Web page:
I recently marked taking the South Shore to Chicago off my list when we took the train to Chicago for our Partylite conference. It was rare for us to be in the same location two years in a row and whether to take the train was a great debate last year among the attendees, but someone eventually volunteered to drive.
That didn’t happen this year so we decided to be adventurous and take the train. I felt better knowing the train stopped at the lower level of our hotel. But as usual there was a glitch — the South Shore doesn’t stop at McCormick Place during the week and furthermore, because of work being done on the tracks they were busing everyone from the airport to Michigan City where we’d then actually get on the train.
In Chicago, we’d have to go past our stop and then either take a Metra train or an Uber or Lyft back to the hotel. There were five of us from my teams attending and despite worrying whether someone would arrive in time to catch the bus with us, everything went pretty smoothly.
We debated the Metra versus Uber but realizing we would be arriving at the hotel barely in time to get registered for the conference, we decided Uber was faster. We had to walk about two blocks through a nice park to meet up with our drive and we failed to mention there were five of us with five suitcases. So in order to get us and our baggage all in the small car we literally had to sit on top of each other in the back. Luckily it was only a 10-minute ride!
He got us there about 7 minutes to 7 p.m. — the cutoff time for registration until the next morning. Your crazy columnist was determined we were going to make it — forgetting it was like a 15-20 minute walk through the hotel/conference center to where we’d be meeting. So I once again found myself in a situation of hustling somewhere lugging a suitcase and practically incapacitating myself doing so. Besides my pain issues one of my team members had just had foot surgery and was in a boot. One of the younger girls took pity on me and switched my 30-pound suitcase with her 6-pound suitcase.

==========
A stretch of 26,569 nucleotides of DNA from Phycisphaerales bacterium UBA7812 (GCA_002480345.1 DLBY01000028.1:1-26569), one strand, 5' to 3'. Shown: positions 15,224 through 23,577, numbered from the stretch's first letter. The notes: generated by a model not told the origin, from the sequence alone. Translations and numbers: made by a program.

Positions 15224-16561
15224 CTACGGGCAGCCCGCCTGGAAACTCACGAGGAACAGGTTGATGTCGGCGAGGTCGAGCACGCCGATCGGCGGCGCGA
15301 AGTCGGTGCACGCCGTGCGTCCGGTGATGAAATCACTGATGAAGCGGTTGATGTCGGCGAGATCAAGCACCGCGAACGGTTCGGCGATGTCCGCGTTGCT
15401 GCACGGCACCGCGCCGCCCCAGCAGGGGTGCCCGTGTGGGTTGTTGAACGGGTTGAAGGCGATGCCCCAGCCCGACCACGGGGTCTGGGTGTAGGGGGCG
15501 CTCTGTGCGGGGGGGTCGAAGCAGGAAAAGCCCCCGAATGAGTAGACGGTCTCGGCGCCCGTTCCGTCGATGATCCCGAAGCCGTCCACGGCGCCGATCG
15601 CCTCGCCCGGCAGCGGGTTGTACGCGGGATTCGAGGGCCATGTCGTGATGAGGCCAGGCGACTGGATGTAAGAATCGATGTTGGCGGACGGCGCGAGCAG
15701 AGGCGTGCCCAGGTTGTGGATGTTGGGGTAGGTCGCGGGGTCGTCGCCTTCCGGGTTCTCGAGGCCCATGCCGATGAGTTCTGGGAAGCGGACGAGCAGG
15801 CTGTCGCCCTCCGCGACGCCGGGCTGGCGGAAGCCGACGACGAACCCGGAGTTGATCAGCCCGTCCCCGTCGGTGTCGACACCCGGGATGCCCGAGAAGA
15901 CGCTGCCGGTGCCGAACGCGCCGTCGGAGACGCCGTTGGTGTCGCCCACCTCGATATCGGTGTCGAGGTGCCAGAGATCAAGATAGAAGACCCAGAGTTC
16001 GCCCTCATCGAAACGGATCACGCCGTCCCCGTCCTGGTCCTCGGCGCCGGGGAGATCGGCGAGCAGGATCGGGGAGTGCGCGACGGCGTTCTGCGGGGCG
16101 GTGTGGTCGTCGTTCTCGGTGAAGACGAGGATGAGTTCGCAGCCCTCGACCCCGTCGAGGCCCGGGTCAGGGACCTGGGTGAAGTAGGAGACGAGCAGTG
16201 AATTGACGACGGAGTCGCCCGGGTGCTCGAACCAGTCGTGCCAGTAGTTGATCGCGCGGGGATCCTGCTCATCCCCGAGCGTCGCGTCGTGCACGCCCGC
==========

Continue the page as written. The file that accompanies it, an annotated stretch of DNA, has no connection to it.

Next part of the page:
We got there just as they were packing up the registration table and we got it done — giving me a teachable moment in determination. We did miss an optional training that night, but allowed for rest time before our late night rehearsal for the lip sync battle.
Yes, you read that correctly. I somehow managed to volunteer to be part of a lip sync battle team representing our region. It sounded like fun at first, but then it became competitive and I started wondering how I managed to get myself into performing on stage at national conference with a region that wanted us to win.
We chose the song “Party in the USA” because it was fun and simple to choreograph. I had the chorus down, but there were a couple of hand motions in the verse that I kept confusing. We didn’t perform until Saturday, so after seeing other teams battle I was feeling a bit — no, a LOT — intimidated. But we had a member in a scooter that was going to be our “taxi” and a region that would all be waving flags while we performed.
Well, there was no ramp, so our taxi was out and I don’t think the cameramen even noticed our flag waving region — but I did and it was cool. My red, white and blue glowing necklace fell off as I entered the stage and I dropped one of my poppers at the end, but I survived. The applause was really close but alas our competition was deemed the winner.
On the way home on the South Shore, we realized our trip was being narrated by the South Shore Rail Rangers — the writer in me was wishing I was taking notes because they were giving some fascinating history from Chicago to South Bend. They made sure we saw the Jackson Five Mural in Gary, among other things.
Now that I’ve ridden the South Shore, I plan to again. Maybe take the grandkids to the dunes park for the day or something. Or finally do that Chicago Christmas visit my BFF and I’ve been talking about for 20 years.
Denise Fedorow is a correspondent and columnist for The Goshen News. Her column, Not That You Asked, But appears every other week. You may reach her by email at firstname.lastname@example.org on Facebook, Instagram and Twitter @DeniseFedorow.